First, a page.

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HealthPathways North Coast tackles youth vaping with state-first pathway

Published on 08 Jul, 2024 | Return|



In response to the escalating issue of vaping in youth, Mid and North Coast HealthPathways has developed the Vaping in Youth pathway to assist primary health practitioners navigate the problem with their patients.  

This new pathway came off the back of efforts by the North Coast Youth Vaping Taskforce. HealthPathways clinical editor Dr Grace Leung was tasked with developing the pathway for the New South Wales HealthPathways programme, with Mid and North Coast HealthPathways being the lead region for the state. Eleven HealthPathways teams already follow the pathway, which has recorded 505 page views on the Mid and North Coast HealthPathways site. 

E-cigarette use is increasing in all age groups across Australia, but most rapidly in young people. From 2021 to 2022 in NSW, 43% of 16 to 24-year-olds had used an e-cigarette, while 17% were current (daily or occasional) users. 

Liquids used in vaping may contain nicotine, flavourings, and other chemicals, exposing e-cigarette users to substances which may be toxic or carcinogenic. E-cigarettes may contain nicotine even if labelled ‘nicotine free’, and they often contain much higher concentrations of nicotine than tobacco cigarettes, and so have a greater potential for dependence. 

Dr Leung says there is a need for increased awareness and proactive enquiry. 

“It is very rare that somebody would actually come into a GP, for example, and say “I’ve got a problem with vaping”, or “My kid has a problem with vaping”.” 
“If there is a presentation, it would be more likely for behavioural-type problems, sleep problems, anxiety, or depression. It’s not until you dig a bit deeper that you realise that vaping is often the root of the problem. We’re good at asking [young people] about smoking and drugs, but if you are not accustomed to specifically asking about vaping, you might not mention it.” 

“Even a lot of my own patients were vaping, and I had no clue, because I wasn’t asking the question. To them, it’s not seen as dangerous.” 

The Vaping in Youth pathway includes information about the unknown composition of many vaping products, which may lead to potential health risks. Dr Leung urges healthcare providers to educate themselves about the dangers associated with vaping and to be vigilant in addressing the issue with young patients. She also expresses concern about the emerging nature of the trend.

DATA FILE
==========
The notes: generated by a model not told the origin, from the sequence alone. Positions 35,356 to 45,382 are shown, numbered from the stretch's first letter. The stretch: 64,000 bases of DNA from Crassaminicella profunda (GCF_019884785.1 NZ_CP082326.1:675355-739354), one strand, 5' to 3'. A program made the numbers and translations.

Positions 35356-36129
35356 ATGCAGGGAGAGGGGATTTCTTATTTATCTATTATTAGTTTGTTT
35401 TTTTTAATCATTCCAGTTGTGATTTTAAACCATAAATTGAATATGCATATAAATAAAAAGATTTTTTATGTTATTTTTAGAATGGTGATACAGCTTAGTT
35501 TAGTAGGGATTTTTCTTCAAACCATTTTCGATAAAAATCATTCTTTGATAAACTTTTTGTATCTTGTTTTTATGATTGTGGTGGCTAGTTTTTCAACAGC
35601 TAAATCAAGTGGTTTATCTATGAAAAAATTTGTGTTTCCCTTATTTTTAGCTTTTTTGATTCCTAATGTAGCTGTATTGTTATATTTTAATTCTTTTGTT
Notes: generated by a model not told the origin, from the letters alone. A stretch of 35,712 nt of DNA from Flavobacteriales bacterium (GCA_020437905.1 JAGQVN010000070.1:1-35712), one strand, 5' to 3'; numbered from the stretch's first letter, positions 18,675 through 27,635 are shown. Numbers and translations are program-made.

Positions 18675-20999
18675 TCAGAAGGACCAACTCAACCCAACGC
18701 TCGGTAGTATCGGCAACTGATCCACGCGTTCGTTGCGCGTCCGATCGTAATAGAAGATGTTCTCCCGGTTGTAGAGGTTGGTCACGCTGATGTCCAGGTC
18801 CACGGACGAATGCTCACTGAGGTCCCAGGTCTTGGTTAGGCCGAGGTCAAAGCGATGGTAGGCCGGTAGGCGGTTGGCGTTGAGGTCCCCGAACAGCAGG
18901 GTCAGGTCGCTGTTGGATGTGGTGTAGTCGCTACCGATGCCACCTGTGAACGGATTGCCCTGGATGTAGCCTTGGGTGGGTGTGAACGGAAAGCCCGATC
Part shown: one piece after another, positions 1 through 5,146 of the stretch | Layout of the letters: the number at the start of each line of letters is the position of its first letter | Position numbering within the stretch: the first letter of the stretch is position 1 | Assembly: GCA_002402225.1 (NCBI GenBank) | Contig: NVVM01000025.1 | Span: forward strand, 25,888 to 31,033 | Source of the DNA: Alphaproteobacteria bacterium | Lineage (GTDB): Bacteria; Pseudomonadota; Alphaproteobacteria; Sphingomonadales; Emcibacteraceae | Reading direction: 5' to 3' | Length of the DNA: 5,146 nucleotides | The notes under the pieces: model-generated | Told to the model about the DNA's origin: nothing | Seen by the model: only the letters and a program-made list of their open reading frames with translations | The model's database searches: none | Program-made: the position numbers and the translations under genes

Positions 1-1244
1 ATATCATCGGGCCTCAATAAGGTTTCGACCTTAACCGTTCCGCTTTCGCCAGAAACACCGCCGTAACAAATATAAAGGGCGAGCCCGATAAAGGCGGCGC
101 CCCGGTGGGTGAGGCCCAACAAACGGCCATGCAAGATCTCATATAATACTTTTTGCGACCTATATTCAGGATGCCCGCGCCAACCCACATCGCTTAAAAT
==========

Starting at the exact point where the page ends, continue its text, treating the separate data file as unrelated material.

“Young people can’t physically see any effects because it’s so new. Nobody knows the negative long-term effects that vaping might have.” 

“Since it’s so prevalent and everyone’s doing it, and because there’s no smoke, they don’t see it as a problem.” 

The Vaping in Youth pathway was written in collaboration with the NSW Ministry of Health and drug and alcohol specialists from the Sydney Children’s Hospital Network (SCHN).   

The Mid and North Coast pathway for youth vaping is not just a local solution but a model for health practitioners across the entire state. 

The shared pathway eliminates the need for each local HealthPathways team to independently develop a solution. Instead, they can adopt the comprehensive pathway as is, streamlining efforts and facilitating a more coordinated response to the youth vaping crisis.  

More information 

If you’re a member of the HealthPathways Community and would like more information about the Vaping in Youth pathway, please contact your community success manager.  

If you’d like to know more about HealthPathways, or if your health jurisdiction hasn’t yet joined the HealthPathways Community, please: 

  • See HealthPathways Global for an overview  
  • Email info@healthpathwaysglobal.org or phone: 
  • Within the United Kingdom: +44 20 3519 1964 
  • Within Australia: +61 7 3559 2744 
  • Within New Zealand: +64 3 595 2830